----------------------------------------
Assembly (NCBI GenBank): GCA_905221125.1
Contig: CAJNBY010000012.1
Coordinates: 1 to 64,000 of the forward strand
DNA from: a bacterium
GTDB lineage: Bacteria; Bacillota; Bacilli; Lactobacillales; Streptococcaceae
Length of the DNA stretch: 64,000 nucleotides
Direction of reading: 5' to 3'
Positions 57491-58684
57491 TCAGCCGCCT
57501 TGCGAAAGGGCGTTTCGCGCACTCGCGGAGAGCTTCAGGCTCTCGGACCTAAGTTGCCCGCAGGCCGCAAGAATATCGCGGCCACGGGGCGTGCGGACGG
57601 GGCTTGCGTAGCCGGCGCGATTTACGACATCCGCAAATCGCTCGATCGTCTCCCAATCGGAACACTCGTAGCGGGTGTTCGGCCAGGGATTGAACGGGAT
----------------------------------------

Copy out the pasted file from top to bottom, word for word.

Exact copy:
Assembly (NCBI GenBank): GCA_905221125.1
Contig: CAJNBY010000012.1
Coordinates: 1 to 64,000 of the forward strand
DNA from: a bacterium
GTDB lineage: Bacteria; Bacillota; Bacilli; Lactobacillales; Streptococcaceae
Length of the DNA stretch: 64,000 nucleotides
Direction of reading: 5' to 3'
Positions 57491-58684
57491 TCAGCCGCCT
57501 TGCGAAAGGGCGTTTCGCGCACTCGCGGAGAGCTTCAGGCTCTCGGACCTAAGTTGCCCGCAGGCCGCAAGAATATCGCGGCCACGGGGCGTGCGGACGG
57601 GGCTTGCGTAGCCGGCGCGATTTACGACATCCGCAAATCGCTCGATCGTCTCCCAATCGGAACACTCGTAGCGGGTGTTCGGCCAGGGATTGAACGGGAT